The components of each wave can be expressed in terms of one component,for example0E ðkÞ 1p, xE ðkÞp ¼ B Ep, ðkÞyðEp, ðkÞxÞ C@ A , k ¼ 1, 3:Ep, ðkÞzðEp, ðkÞxÞDescribing multiple reflections of light at normal incidence, it is therefore sufficientto take only the x and the y components into account. The monochromatic,homogeneous and harmonic plane waves are then given byE ðkÞp ðz, tÞ ¼E ðkÞp exp ið ~q p z ~!tÞwhere q 0 , given by , ~qp ¼ q 0 np ðkÞ , ~! ¼ ! i, ð1Þq 0 ¼ ! c ,is the propagation constant in vacuum, ! is the photon frequency and is the lifetimebroadening parameter (Szunyogh and Weinberger 1999, Vernes et al. 2002a, c). Forlater purposes it is necessary to identify the incident and the reflected waves at eachinterface. It is convenient to define waves with n ð1Þp and n ð2Þp (Im ðnp ðkÞ Þ < 0, k ¼ 1, 2)as incident waves and waves with n ð3Þp and n ð4Þp (Im ðnpðkÞ Þ > 0, k ¼ 3, 4) as reflectedwaves.The total incident wave (indicated by the superscript inc) is a linear combinationof Epð1Þ and Ep ð2Þ , which by introducing a 2 2 matrix can be written as a function ofthe x component of E ð1Þp and the y component of E ð2Þp :!!Ep, incx Ep, ð1Þx¼ A p , ð2ÞwhereOptical properties of bulk Au and free surfaces of Au 25450E incp, y1A p ¼B@ Ep, ð1ÞyðE ð1Þp, xÞEp, ðÞ 1xEp, ð2ÞyEp, ð2ÞxðEp, ð2Þ 1yÞEp, ð2ÞyCA :1It is easy to find the matrix A 0 p which connects the reflected wave to E ð3Þp and E ð4ÞThe waves EpðkÞ and E ðkþ2Þp , k ¼ 1, 2, differ only by a phase factor such thatE ð3Þp, xE ð3Þp, y¼ Eð1Þ p, xEp, ð1Þy,E ð4Þp, xE ð4Þp, y¼ Eð2Þ p, xEp, ð2Þywhich in turn implies that A 0 p A p .Defining now a general 2 2 reflection matrix R p which transforms the x and ycomponents of the incident waves, E ð1Þ and E ð2Þ , into their reflected counterparts(indicated by the superscript ref), E ð3Þ and E ð4Þ , the total reflected wave is given byE refp, xE refp, y!¼ A p R pE ð1Þp, xE ð2Þp, y,p .!: ð3Þ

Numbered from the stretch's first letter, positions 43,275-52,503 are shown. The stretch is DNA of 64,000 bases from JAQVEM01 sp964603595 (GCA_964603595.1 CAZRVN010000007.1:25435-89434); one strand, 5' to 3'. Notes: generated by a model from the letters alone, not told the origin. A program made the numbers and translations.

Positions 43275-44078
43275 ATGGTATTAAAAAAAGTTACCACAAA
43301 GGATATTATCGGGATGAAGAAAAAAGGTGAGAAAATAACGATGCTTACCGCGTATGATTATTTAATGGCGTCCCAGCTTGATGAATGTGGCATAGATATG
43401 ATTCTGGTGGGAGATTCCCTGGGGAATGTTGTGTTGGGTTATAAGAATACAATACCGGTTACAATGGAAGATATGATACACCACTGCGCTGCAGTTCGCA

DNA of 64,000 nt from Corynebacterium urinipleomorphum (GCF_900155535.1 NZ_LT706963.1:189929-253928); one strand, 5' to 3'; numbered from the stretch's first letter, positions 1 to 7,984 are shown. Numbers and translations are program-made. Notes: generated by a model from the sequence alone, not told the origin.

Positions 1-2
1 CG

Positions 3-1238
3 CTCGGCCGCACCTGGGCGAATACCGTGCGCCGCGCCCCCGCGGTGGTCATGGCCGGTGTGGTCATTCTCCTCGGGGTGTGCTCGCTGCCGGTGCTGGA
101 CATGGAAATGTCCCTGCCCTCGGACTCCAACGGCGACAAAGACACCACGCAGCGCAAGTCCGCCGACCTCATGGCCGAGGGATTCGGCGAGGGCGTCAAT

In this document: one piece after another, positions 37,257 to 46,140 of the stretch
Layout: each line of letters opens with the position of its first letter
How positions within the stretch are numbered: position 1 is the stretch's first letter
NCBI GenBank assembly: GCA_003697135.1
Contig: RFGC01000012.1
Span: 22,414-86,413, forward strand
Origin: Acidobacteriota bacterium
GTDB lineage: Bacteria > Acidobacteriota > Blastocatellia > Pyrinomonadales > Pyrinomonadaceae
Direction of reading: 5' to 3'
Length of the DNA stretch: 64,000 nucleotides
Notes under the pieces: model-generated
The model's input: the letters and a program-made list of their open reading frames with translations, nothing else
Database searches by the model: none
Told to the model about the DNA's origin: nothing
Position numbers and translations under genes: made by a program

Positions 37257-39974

2546 I. Reichl et al.As for each solution n ðkÞp (the superscript ðkÞ numbers the solutions) the magneticfield vector HpðkÞ is given byH ðkÞp¼ n ðkÞpand the above 2 2 matrix formalism yields0 1 0Hp, incx@ A ¼ N p@0@H incp, yHp, refxH refp, y E ðkÞp , k ¼ 1, ...,4,Ep, ð1ÞxE ð2Þp, y1A, ð4Þ1 0 1Ep, ð1ÞxA ¼ N p R p@ A, ð5ÞE ð2Þp, ywhere N p is given by0N p ¼B@n ð1Þp E ð1Þp, yðE ð1Þp, xÞE ð1Þp, xn ð1Þpn ð2Þpn ð2Þp E ð2Þp, xðE ð2ÞE ð2Þp, yp, yÞ1CA :ð6Þ2.2. Boundary conditionsBetween different layers the electric and the magnetic fields have to be matchedat each boundary z p (figure 1). The wave with the subscript z þ p is supposed to be thesolution in the pth layer at the lower boundary z þ p ; the wave with the subscript z p isthe solution in the ð p 1Þth layer at the upper boundary z p .Atz þ p the sum of thep+1pN-1N-2N-3p-1NVacuumzN+1zNzN -1zN -2zN -3zp+ 2zp+1zpzp -143210Bulkz1z2z5z4z3zp+1 -zp=dpFigure 1.Layers are numbered from 1 to N; for the bulk regime the index 0 applies. Eachlayer p has a lower boundary z p and an upper boundary z pþ1 .


2548 I. Reichl et al.the corresponding reflectivity matrix R 0 can be assumed to be zero and thusD 0 ¼ N 0 A0 1 , ð14ÞR 1 ¼ðN 0 A0 1 A 1 þ N 1 Þ 1 ðN 1 N 0 A0 1 A 1 Þ: ð15Þ2.3.2. Last stepTaking into account that there are only two solutions in the vacuum, namelyone incident and one reflected wave, the reflectivity matrix at the vacuum interface(usually termed the surface reflectivity matrix) is given byR surf ¼ r !xx r xy:r yx r yyFurthermore, the material properties in vacuum are obtained when setting n ð1Þpto unity, that isn ð2Þp N vac ¼ 0 11 0:At z þ Nþ1 the total fields are therefore given by½E vac Š z þ ¼ð1 þ R surfÞE ðincÞvac ,Nþ1½H vac Š z þ ¼ N vacð1 RNþ1 surf ÞH ðincÞvac ,while at z Nþ1 they are of the form ( p ¼ N)!0E vac, x¼ A N C 12N þ C 34 E ð1ÞN R N@E vac, y z Nþ1!0H vac, x¼ N N C 12N C 34 N R N@H vac, y z Nþ1N, xE ð2ÞN, yE ð1ÞN, xE ð2ÞN, yDemanding continuity at the surface for both fields leads to1A;1A:andR surf ¼ ðN vac þ D N Þ 1 ðN vac D N Þ; ð16Þ 1AD N ¼ N N C ð1;2ÞN C ð3;4ÞN R N C ð1;2ÞN þ C ð3;4ÞN R 1N N : ð17ÞEquations (16) and (17) are the corresponding equations for the vacuum-surfaceinterface which are needed to determine R surf .} 3. AB INITIO determination of the permittivity tensor3.1. Recursive determination of e pIt was shown by Vernes et al. (2002a) that the (macroscopic) permittivitytensor e pq can be related to the (microscopic) conductivity tensor r pq in terms ofthe following mapping:" pqij ð!Þ ¼ pqij þ 4piij ð!Þ, p, q ¼ 1, ..., N, pqij ¼ ij pq ,e! pq